Elon Musk's Falcon 9 suffers rocketus interruptus in pad test
Backfires, blows cloud of soot, but won't start
The Falcon 9 rocket made by famed tech hecamillionaire Elon Musk's company SpaceX has suffered a test-firing failure on the pad in Florida.
Bloody thing must be flooded.
Flames and black smoke belched briefly from the bottom of the rocket as the test commenced earlier this week at Launch Complex 40 on Cape Canaveral, but SpaceX says that in fact the engines never ignited. Rather, an automatic abort of the test was triggered by a failure in the starter system just two seconds before the short test firing was set to begin. The fire and smoke beneath the Falcon 9 resulted from automatic purging of un-burnt fuel and oxidiser.
According to a SpaceX statement:
Tanks pressed nominally and we passed all Terminal count, flight software, and ground software abort checks right down to T-2 seconds. We encountered a problem with the spin start system and aborted nominally.
As part of the abort, we close the pre-valves to isolate the engines from the propellant tank and purge the residual propellants. The brief flames seen are normal burn off of residual LOX [liquid oxygen] and kerosene ... no damage occurred to the vehicle.
The kerosene-fuelled Falcon 9 - so named because it uses 9 of SpaceX's proprietary Merlin rocket engines - is intended initially to lift substantial payloads into Earth orbit. The firm intends to send its Dragon capsule into space using Falcon 9s, both to resupply the International Space Station (ISS) under NASA commercial contracts and, perhaps, for other tasks.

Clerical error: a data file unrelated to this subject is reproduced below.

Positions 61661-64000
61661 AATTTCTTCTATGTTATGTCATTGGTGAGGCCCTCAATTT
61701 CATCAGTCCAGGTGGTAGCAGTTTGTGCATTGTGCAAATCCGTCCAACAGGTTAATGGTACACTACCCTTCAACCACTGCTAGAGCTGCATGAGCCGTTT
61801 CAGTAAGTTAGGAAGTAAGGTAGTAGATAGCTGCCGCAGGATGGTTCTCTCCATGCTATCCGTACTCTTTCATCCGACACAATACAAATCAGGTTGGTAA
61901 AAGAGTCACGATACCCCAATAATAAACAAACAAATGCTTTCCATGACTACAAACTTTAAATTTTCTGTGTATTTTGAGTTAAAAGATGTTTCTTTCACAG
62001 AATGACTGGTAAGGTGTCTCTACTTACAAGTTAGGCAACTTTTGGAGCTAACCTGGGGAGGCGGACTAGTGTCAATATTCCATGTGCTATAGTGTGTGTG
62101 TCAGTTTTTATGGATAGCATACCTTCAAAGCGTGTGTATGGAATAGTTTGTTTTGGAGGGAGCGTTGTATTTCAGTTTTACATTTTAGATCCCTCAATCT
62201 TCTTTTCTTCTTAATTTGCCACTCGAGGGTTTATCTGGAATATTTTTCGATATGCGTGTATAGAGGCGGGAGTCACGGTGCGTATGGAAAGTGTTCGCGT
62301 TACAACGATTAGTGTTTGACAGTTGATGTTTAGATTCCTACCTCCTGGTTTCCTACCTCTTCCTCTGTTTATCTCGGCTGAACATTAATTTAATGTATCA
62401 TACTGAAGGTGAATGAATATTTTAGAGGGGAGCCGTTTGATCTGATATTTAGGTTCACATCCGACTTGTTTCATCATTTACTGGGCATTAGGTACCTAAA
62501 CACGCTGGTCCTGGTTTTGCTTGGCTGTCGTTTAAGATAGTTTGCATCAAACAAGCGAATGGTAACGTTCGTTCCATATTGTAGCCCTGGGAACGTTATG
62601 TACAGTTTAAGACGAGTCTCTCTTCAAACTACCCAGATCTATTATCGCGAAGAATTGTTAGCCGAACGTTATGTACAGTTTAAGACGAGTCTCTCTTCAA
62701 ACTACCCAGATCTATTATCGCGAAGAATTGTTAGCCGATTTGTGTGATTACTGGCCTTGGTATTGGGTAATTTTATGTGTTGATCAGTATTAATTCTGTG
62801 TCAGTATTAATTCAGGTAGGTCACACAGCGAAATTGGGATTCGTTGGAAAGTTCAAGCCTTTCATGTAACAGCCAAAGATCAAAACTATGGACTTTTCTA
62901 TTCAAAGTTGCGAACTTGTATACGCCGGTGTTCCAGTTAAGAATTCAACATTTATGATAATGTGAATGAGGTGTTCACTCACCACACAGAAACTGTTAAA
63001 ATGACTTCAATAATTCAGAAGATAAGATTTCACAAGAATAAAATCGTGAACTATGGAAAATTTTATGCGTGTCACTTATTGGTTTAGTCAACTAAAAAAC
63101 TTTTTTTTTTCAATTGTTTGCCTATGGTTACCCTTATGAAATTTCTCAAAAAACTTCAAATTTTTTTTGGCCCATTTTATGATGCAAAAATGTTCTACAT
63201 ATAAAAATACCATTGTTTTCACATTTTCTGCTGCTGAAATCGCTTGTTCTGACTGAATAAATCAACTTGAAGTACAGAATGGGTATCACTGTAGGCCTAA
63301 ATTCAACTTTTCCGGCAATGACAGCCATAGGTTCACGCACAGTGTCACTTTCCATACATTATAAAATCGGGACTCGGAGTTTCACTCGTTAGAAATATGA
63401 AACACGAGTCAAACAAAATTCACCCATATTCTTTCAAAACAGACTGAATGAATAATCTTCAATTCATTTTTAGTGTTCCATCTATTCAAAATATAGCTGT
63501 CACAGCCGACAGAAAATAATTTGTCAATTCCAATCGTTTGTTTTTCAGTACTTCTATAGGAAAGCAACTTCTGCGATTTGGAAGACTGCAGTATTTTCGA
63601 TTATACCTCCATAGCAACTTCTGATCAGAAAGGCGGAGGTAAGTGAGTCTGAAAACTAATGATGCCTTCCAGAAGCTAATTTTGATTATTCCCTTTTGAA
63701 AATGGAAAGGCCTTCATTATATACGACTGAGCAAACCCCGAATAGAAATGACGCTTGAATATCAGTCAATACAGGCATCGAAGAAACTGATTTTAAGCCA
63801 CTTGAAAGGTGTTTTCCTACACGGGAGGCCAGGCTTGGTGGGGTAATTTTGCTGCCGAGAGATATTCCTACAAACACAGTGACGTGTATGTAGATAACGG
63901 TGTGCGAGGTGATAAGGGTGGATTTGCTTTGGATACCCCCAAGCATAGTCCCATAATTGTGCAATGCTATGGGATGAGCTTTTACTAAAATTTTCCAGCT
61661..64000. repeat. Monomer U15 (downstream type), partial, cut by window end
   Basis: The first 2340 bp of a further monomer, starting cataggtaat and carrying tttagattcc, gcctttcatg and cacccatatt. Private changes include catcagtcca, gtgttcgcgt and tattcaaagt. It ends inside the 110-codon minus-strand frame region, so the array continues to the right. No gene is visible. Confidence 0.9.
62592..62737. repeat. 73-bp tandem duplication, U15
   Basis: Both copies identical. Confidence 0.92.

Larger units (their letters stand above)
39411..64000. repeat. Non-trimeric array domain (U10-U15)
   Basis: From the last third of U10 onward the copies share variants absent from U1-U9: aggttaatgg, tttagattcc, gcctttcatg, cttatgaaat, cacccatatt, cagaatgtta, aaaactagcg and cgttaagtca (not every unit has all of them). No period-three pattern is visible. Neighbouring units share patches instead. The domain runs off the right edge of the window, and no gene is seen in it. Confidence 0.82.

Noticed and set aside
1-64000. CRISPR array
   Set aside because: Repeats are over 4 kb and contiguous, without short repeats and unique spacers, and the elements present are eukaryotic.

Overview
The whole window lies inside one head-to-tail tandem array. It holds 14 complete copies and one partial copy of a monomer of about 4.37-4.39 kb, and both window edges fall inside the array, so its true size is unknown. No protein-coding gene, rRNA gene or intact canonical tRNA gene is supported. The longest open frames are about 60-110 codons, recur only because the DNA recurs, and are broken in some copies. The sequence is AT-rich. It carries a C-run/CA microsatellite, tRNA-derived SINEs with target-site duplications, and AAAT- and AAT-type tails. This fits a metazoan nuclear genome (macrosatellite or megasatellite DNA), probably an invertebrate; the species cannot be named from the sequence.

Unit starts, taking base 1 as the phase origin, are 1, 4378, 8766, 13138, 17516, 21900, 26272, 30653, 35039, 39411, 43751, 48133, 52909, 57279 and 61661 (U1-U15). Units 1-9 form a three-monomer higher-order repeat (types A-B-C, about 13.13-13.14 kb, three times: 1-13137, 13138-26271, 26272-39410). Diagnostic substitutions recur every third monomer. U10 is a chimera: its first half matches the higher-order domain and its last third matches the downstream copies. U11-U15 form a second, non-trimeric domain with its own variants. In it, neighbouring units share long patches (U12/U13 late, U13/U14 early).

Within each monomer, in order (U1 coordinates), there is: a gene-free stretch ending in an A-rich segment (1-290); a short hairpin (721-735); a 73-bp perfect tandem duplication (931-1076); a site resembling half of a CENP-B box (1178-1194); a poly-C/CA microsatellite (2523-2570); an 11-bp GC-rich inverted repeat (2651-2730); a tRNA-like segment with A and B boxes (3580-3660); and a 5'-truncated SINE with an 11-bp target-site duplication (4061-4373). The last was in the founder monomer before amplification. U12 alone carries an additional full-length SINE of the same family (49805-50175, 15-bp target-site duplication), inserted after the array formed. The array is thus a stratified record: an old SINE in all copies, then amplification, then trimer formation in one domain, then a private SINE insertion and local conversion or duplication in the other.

In time, SpaceX hopes to certify the Falcon 9 and the Dragon for manned flight, and so compete also for the task of carrying crews to and from the station. Following the planned retirement of the US space shuttle fleet this year, the only way for astronauts and cosmonauts to get into space will be aboard Russian Soyuz craft.
The way ahead for NASA manned spaceflight is now somewhat unclear following the Obama administration's plan to deep-six the planned Constellation project, which would have seen Ares rockets and Orion capsules replace the shuttle. It's possible that private ventures like SpaceX may in future carry some or all NASA astronauts into orbit.
First, however, SpaceX needs to get the Falcon 9 flying. The firm appears unfazed by this week's test hiccup, and says: "We'll look to do the next static fire attempt in three or four days." ®
Speaking as a QA Engineer...
It wasn't a failed rocket engine test ... it was a successful test of the automated launch abort systems!
Is that your snide way of saying that you don't think that SpaceX can get it up?
"A valve on a ground based high pressure helium line didn't open because the launch sequence computer wasn't programmed to open it. The ground equipment at the Texas test stand doesn't have that particular valve."
Interesting if accurate. This suggest (again) the importance of configuration control (not just on the SW but the the ground equipment) and version control (Different ground HW ->Different control SW).
And what happens when the relevant sections are not kept in synch.
However the real story is their system *worked*. Trouble spotted, handled before it got out of hand. A useful reminder that Nemesis awaits anyone believing they have all the options wired.